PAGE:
Many people choose to stay on Walt Disney World property so they can use the special benefits that come with that. Guests at the Walt Disney World Swan Reserve may enter the theme parks 30 minutes before they open to the general public, and hotel guests will occasionally be permitted to stay an extra two hours after closing. 

Regular buses take guests to the four Disney theme parks—but unlike the buses from Disney-owned hotels, the buses that go to Magic Kingdom from the Swan, Dolphin, and Swan Reserve deposit guests at the Transportation & Ticket Center (TTC), where they must finish their journey with a ferry or monorail ride.

Parking at the hotel costs $29 (self-park) and $39 (valet), which are the same prices as at the sister hotels. But once you pay that, you can park at the Disney theme parks for free. Also, the Fantasia Gardens miniature golf course (separate fee) shares the hotel's parking lot, so that's almost like an extra amenity.

The resort fee is $35 a night.

Walt Disney World Swan Reserve: Stir lobby bar
Walt Disney World Swan Reserve
Stir lobby bar
The lobby is located on the third floor (which isn't unusual in Orlando), accessible by elevator or escalator. Most of the area is taken up by Stir, the main bar. It also has a short menu of food, like burgers and flatbreads.

Bonus points after a long day of hunching over your Disney World app: There are power outlets at nearly every seat at the bar, and they're built into the banquettes.
Grounds grab-and-go
No theme park hotel would be complete without the coffee-and-sandwich bar where visitors stop before tackling the rides. Here, it's Grounds
Walt Disney World Swan Reserve: Amare restaurant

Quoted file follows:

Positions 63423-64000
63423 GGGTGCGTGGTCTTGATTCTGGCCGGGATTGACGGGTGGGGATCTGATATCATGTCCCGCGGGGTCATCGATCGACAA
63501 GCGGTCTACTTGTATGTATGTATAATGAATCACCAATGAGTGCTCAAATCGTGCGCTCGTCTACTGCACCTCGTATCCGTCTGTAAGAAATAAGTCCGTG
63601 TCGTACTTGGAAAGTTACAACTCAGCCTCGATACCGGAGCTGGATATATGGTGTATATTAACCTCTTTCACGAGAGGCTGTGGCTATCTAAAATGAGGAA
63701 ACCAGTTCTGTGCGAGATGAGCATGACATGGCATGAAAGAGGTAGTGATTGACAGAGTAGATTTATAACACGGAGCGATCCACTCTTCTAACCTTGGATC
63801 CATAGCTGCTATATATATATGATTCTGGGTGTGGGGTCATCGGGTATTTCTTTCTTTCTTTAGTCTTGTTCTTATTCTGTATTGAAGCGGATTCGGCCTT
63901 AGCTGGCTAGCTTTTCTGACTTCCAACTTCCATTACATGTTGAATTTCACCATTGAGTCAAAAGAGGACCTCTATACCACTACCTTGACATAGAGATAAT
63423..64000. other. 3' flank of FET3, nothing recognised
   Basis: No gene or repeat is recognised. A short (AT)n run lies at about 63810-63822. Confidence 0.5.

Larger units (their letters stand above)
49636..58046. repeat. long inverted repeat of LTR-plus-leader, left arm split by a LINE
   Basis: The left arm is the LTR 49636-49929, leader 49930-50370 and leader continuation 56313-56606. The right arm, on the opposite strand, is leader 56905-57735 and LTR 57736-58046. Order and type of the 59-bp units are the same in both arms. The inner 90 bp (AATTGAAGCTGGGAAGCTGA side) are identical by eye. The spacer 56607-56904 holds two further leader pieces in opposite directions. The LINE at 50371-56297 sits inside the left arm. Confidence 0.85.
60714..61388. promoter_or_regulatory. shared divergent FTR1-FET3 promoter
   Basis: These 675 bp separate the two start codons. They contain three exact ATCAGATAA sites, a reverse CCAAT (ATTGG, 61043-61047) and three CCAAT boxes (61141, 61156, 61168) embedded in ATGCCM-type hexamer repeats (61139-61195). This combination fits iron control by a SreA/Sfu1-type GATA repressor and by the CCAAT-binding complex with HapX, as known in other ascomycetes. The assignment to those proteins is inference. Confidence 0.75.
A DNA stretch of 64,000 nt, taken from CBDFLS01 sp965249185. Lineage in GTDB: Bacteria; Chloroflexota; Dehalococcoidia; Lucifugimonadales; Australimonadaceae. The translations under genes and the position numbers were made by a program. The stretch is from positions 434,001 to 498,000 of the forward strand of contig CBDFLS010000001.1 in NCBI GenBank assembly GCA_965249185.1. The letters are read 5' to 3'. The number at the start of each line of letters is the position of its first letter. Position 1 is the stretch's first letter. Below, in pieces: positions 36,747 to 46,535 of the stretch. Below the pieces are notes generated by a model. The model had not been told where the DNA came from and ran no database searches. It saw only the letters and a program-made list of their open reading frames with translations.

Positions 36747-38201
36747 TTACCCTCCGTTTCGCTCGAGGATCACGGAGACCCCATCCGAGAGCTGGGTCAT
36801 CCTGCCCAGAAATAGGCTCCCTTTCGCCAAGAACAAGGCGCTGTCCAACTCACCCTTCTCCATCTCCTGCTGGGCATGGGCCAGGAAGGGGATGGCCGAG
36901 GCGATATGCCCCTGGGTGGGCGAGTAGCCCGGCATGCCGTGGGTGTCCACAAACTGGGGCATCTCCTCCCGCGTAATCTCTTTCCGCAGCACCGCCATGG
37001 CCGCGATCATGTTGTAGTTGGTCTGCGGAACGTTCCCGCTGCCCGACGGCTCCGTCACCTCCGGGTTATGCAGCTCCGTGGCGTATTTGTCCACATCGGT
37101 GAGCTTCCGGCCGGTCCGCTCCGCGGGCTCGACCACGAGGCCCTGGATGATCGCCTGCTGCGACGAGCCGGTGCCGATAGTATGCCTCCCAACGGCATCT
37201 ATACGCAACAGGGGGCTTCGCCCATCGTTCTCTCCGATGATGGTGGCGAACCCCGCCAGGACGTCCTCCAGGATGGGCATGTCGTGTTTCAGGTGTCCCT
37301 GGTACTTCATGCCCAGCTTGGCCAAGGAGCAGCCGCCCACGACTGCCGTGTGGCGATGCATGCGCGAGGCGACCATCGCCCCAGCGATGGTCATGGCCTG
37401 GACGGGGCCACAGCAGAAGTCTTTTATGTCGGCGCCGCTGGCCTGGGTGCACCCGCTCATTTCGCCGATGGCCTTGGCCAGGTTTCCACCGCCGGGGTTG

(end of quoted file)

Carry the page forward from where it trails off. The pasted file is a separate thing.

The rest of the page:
Walt Disney World Swan Reserve
Amare restaurant
The only true table-service restaurant at Swan Reserve is Amare, which does Mediterranean cuisine (and for the sit-down crowd, big breakfasts).
Unlike most Disney-property hotels, the Swan Reserve doesn't ramble in a tangle of confusing corridors—after all, it was built on the limited space left behind by the Swan and Dolphin's old tennis courts. The lobby is small, so kids are unlikely to get lost. But there are a few nooks for chilling out. This inviting passageway connects the bar with Grounds.

If you're looking for a big Disney-style hotel with lots of places to eat and lots to see and do, the Reserve isn't it. But you can easily roam across the road and avail yourself of anything at the Swan or the Dolphin, because Swan Reserve guests get full privileges there.

The western-facing swimming pool isn't elaborate either—perhaps because this hotel is part of Marriott's upscale Autograph Collection, its appeal is grown-up.

There are no slides or gimmicks to delight kids. For those, they can head directly across the street (there's a crosswalk with a signal), to the much more Orlando-fied pool complex between the Dolphin and the Swan, parts of which can be seen from the eastern-facing rooms of the Reserve.